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J Mol Biol. 1997 Nov 21;274(1):39-53.

Structure-function correlations in the XerD site-specific recombinase revealed by pentapeptide scanning mutagenesis.

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Department of Biochemistry, University of Oxford, U.K.


Xer-mediated site-specific recombination contributes to the stability of circular chromosomes in bacteria by resolving plasmid multimers and chromosome dimers to monomers prior to cell division. Two related site-specific recombinases, XerC and XerD, each catalyse one pair of strand exchange during Xer recombination. In order to relate the recently determined structure of XerD to its function, the XerD protein was subjected to pentapeptide scanning mutagenesis, which leads to a variable five amino acid cassette being introduced randomly into the target protein. This has allowed identification of regions of XerD involved in specific DNA binding, in communicating with the partner recombinase, XerC, and in catalysis and its control. The C-terminal domain of XerD, comprising two-thirds of the protein, contains the catalytic active site and comprises ten alpha helices (alphaE to alphaN) and a beta hairpin. A flexible linker connects this domain to the N-terminal domain that comprises four alpha helices (alphaA to alphaD). Pentapeptide insertions into alphaB, alphaD, alphaG, or alphaJ interfered with DNA binding. Helices alphaG and alphaJ comprise a pseudo helix-turn-helix DNA binding motif that may provide specificity of recombinase binding. An insertion in alphaL, adjacent to an active site arginine residue, led to loss of cooperative interactions between XerC and XerD and abolished recombination activity. Other insertions close to active site residues also abolished recombination activity. Proteins with an insertion in the beta hairpin turn bound DNA, interacted cooperatively with XerC and had a phenotype that is consistent with the protein being defective in XerD catalysis. This beta hairpin appears to be highly conserved in related proteins. Insertions at a number of dispersed locations did not impair XerD catalytic activity or DNA binding, but failed to allow XerC catalysis in vivo, indicating that several sites of interaction between XerD and XerC may be important for activation of XerC catalysis by XerD.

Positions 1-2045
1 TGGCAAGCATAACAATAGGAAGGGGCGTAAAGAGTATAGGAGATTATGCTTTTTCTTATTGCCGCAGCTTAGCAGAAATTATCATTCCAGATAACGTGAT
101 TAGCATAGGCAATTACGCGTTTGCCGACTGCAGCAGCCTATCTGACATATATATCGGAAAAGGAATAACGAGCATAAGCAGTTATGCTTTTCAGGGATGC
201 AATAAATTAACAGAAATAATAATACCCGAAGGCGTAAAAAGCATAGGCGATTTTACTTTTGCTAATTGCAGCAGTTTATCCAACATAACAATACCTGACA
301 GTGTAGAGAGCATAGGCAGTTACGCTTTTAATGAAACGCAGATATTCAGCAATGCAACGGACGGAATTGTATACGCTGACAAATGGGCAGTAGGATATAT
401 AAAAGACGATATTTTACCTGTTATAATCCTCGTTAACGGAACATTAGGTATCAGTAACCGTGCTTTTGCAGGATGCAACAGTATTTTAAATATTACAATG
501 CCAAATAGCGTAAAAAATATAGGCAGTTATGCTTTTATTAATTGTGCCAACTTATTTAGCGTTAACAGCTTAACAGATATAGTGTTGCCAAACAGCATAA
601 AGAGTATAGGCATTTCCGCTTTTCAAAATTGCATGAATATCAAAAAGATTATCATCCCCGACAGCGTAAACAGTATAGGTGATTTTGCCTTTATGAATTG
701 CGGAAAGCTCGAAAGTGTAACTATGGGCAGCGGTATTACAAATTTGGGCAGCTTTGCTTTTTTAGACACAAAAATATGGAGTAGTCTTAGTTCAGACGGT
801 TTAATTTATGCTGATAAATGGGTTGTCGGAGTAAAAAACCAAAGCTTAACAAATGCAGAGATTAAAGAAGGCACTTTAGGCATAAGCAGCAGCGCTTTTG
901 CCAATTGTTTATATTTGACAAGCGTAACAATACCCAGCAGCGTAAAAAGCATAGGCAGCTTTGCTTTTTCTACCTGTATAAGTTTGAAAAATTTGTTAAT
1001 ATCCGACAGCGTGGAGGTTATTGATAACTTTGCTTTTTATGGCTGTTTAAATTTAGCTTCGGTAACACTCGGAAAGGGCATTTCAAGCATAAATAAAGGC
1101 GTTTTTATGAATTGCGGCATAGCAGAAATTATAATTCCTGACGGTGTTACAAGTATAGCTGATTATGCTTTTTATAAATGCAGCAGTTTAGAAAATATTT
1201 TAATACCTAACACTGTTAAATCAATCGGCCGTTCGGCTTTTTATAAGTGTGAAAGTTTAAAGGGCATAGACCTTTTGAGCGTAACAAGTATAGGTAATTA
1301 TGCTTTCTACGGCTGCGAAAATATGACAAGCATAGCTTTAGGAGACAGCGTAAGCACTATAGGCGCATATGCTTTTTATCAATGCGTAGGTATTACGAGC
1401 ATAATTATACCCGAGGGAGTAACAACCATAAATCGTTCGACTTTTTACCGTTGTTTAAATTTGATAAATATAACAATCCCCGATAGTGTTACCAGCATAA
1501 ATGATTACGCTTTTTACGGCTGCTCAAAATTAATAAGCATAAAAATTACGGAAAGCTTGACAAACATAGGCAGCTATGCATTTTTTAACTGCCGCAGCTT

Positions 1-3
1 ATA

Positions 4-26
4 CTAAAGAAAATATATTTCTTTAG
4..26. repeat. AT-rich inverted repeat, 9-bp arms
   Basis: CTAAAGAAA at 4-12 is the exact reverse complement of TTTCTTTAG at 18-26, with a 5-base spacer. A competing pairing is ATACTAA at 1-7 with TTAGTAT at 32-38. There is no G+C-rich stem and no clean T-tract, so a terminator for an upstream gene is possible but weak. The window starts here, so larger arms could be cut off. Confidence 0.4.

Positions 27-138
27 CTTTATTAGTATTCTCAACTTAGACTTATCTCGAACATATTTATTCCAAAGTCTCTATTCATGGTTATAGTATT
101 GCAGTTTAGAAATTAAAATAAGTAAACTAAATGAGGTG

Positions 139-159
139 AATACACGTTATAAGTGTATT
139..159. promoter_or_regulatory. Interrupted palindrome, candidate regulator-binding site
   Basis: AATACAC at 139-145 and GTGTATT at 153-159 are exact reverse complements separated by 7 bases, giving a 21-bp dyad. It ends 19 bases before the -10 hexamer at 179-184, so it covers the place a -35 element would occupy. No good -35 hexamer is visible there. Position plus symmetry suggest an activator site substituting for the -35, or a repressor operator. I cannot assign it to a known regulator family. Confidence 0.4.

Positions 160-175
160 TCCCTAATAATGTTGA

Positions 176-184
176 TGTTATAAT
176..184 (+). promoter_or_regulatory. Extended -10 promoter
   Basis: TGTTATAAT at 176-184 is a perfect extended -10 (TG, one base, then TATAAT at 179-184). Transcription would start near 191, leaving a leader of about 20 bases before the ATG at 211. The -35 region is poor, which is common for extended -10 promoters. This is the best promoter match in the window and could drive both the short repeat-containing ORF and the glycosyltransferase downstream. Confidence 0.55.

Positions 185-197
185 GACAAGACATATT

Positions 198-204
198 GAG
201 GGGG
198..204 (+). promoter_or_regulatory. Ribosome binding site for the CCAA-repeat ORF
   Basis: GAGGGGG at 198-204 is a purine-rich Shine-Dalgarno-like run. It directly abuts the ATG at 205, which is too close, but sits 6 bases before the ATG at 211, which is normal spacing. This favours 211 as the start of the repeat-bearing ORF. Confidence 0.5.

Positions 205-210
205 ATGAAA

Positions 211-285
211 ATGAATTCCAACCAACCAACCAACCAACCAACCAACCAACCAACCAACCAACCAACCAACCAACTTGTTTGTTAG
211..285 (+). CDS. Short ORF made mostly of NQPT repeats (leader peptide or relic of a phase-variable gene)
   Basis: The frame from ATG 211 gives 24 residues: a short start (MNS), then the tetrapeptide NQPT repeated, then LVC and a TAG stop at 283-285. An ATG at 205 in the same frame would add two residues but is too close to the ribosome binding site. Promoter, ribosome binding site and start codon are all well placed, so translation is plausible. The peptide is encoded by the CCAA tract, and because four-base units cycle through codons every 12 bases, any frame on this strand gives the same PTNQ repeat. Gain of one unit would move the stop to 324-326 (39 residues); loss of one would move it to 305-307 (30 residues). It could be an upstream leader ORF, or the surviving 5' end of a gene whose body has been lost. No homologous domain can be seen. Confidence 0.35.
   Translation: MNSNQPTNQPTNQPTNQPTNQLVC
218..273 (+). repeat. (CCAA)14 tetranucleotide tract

[Indexed for MEDLINE]

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